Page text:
1. Hi Judy – so sorry to hear that. Maybe it’s because you live on the warm edge of their preferred temperature range. Do gardeners in your area need to pre-chill other spring-flowering bulbs such as tulips? If so, you might try doing the same thing with alliums. Good luck!

  2. I’m also in Zone 8 (north Louisiana) and I’m planning many alliums for my garden next spring. Should I pre-chill them? And how should I do that?

    1. Hi Kathryn, Since you are on the edge of being too warm for most spring-blooming bulbs, you may want to experiment and plant a few alliums outdoors to see how they do. To pre-chill the others, put the bulbs in a refrigerator (in their ventilated plastic bags) for a minimum of 12-15 weeks, then plant them outdoors. While your bulbs are in the refrigerator, it’s important not to have any fruit in there at the same time. (Ripening fruit emits ethylene gas that will damage flower bulbs.) So storing bulbs in a spare refrigerator is best. You can find more information on our website in this article:

      1. Oh my goodness thank you!!! I’m a first time gardener and I’m in love with the Globemaster/Gladiator Alliums, I HAVE to have them, and I really want them in the ground. I’ll do whatever is needed for their success. You are the first expert to respond to me about pre-chilling. (Actually, you’re the first person I’ve heard it from!)
        Do you know if I should pre-chill all my bulbs out of precaution? Crocus, Tulips, Hyacinth and Daffodils specifically. I’m aiming for en masse planting.
        Any advice at all would be so appreciated!
        I’ll go read the link you posted now!
        THANK YOU so much!!!!

        1. Hi – Pre-chilling bulbs is extra work and it would be nice to avoid that step if it’s not necessary. But growing conditions vary so much from one location to another, that it’s impossible to say (from here) which types of bulbs do or do not need to be pre-chilled.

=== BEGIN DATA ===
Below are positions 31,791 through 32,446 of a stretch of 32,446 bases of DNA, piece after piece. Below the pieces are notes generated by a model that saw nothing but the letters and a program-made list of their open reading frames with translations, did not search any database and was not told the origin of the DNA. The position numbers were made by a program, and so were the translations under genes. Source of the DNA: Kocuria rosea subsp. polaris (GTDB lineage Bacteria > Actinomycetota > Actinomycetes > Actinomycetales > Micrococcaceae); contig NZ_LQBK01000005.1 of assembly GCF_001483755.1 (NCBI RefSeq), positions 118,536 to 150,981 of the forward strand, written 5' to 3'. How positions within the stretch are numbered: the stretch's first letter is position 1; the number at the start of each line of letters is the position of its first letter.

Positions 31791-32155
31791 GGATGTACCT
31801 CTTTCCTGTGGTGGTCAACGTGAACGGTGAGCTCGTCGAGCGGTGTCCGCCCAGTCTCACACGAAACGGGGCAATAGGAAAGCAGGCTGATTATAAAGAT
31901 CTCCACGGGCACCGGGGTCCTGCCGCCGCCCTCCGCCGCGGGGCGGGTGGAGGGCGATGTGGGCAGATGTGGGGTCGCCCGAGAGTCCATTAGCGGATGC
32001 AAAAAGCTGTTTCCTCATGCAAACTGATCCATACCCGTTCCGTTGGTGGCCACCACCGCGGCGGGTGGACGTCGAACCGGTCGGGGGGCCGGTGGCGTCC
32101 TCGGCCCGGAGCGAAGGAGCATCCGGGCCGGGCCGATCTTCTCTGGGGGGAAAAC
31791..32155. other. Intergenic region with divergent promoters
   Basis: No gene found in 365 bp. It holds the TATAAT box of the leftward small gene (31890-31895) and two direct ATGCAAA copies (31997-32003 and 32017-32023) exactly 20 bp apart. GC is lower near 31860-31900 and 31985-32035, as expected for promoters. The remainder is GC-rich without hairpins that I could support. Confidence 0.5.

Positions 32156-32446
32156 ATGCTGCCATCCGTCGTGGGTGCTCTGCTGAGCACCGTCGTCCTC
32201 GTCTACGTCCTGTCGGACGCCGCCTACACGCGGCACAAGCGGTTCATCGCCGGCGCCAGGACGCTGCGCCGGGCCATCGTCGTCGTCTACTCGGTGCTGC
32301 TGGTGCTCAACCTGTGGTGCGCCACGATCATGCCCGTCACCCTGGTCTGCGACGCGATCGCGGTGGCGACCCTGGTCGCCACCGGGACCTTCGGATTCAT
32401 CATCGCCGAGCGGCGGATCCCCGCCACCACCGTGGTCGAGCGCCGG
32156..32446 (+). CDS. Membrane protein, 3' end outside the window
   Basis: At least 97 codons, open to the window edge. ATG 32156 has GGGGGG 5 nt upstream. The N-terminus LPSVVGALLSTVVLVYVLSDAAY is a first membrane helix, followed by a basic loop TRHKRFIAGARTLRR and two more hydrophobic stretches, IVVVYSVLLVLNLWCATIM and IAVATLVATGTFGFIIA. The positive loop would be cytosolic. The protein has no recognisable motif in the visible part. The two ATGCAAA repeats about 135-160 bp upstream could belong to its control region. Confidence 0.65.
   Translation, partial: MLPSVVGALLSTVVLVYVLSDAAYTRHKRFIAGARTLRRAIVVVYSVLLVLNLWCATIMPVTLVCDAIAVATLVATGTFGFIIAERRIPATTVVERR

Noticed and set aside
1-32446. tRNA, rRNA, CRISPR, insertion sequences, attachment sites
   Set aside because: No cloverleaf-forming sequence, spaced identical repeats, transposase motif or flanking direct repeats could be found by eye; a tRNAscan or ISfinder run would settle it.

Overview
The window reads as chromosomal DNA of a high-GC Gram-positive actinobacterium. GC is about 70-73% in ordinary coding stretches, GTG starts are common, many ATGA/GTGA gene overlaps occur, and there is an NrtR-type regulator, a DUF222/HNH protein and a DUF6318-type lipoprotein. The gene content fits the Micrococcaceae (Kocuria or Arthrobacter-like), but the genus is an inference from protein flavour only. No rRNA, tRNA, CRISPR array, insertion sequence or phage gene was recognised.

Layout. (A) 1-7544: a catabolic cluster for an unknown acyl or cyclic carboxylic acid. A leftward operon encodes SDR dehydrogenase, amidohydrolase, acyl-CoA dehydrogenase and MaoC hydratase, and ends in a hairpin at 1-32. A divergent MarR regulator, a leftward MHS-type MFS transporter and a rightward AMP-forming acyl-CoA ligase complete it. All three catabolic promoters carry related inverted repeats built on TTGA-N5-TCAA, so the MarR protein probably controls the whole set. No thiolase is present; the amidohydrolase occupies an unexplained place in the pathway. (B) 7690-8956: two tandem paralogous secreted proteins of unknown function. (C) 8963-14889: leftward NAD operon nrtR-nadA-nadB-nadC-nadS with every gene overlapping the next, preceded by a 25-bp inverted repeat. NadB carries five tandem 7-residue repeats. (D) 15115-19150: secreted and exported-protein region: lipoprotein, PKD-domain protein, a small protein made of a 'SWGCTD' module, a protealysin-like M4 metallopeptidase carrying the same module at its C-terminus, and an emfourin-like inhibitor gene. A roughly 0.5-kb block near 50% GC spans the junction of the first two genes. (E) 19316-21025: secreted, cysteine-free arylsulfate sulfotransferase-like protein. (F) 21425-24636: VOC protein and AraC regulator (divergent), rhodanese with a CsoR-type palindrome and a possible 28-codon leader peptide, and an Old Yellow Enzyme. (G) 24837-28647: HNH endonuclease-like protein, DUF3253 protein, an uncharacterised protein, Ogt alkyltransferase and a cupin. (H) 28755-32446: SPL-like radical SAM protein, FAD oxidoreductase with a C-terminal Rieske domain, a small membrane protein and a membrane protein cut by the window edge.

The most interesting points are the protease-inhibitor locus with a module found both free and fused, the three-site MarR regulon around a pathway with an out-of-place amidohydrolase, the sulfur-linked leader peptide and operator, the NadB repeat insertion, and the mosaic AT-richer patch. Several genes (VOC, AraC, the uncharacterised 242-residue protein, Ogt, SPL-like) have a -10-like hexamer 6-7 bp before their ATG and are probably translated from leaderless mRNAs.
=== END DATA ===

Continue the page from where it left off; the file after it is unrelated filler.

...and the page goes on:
Getting advice from a local gardener is your best bet. Use this link to contact an LSU master gardener in your area: If that link doesn’t work, go to and click on “find your agent”. A full service garden center or nursery would also be able to help. Hope your spring dreams come true!

          1. Thank you so much!!
            I have one last question, promise! When the pre-chilling time is over, do the bulbs go straight into the ground? Or do they need to sit out or anything?
            Again, I’m so grateful! And I will make quick use of the resources you shared!

          2. You can plant them right into the ground! It may take you a couple tries to match the process to your growing conditions, but worth the effort.
            Also — the following bulbs should grow well in zones 8 & 9 without pre-chilling: Daffodil varieties Carlton, Erlicheer, Thalia and Avalanche. You can also try Dutch iris, Anemone DeCaen, Anemone St. Brigid, Freesia and Ranunculus.

  3. Ok I lied, two questions.
    I spoke to a grower at a local nursery. He was all in favor of pre-chilling all my bulbs, but he gave me different chill times. He said 6-8 weeks on most bulbs, 4-6 weeks on the alliums. If I chill them now, plant them in four weeks in Jan, would they bloom in February?
    That’s confusing and he rushed off the phone before I could ask.

  4. Yes!! I have many Ranunculus I am eager to try. Thank you so much for your help. How can I share your work? I’d like to return the favor somehow.